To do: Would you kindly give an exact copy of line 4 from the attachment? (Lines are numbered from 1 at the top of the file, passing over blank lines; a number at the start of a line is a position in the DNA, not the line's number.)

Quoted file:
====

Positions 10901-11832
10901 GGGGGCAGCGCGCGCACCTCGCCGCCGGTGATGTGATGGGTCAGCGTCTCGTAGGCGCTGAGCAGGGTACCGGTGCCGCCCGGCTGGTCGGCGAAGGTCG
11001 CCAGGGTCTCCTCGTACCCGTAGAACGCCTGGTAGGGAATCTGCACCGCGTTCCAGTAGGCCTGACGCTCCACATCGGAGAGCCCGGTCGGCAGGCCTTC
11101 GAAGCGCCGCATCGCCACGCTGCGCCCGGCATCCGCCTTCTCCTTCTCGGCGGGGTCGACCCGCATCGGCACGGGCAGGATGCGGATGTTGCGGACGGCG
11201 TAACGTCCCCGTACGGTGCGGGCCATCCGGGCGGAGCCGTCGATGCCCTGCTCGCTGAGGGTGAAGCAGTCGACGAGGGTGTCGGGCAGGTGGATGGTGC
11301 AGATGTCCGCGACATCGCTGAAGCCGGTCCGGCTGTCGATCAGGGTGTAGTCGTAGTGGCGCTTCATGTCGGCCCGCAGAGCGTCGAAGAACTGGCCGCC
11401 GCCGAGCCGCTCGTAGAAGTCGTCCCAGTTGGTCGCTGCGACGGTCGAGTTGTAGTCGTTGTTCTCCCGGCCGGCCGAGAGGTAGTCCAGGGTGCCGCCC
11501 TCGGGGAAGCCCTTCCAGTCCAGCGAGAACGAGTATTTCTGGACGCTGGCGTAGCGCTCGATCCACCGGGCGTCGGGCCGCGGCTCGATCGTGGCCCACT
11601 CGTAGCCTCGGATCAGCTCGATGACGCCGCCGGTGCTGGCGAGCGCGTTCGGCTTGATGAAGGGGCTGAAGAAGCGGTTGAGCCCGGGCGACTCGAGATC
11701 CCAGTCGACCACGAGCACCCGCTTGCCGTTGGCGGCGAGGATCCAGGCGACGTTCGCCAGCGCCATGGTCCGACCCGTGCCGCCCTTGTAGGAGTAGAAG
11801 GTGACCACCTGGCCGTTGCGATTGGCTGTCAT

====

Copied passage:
11101 GAAGCGCCGCATCGCCACGCTGCGCCCGGCATCCGCCTTCTCCTTCTCGGCGGGGTCGACCCGCATCGGCACGGGCAGGATGCGGATGTTGCGGACGGCG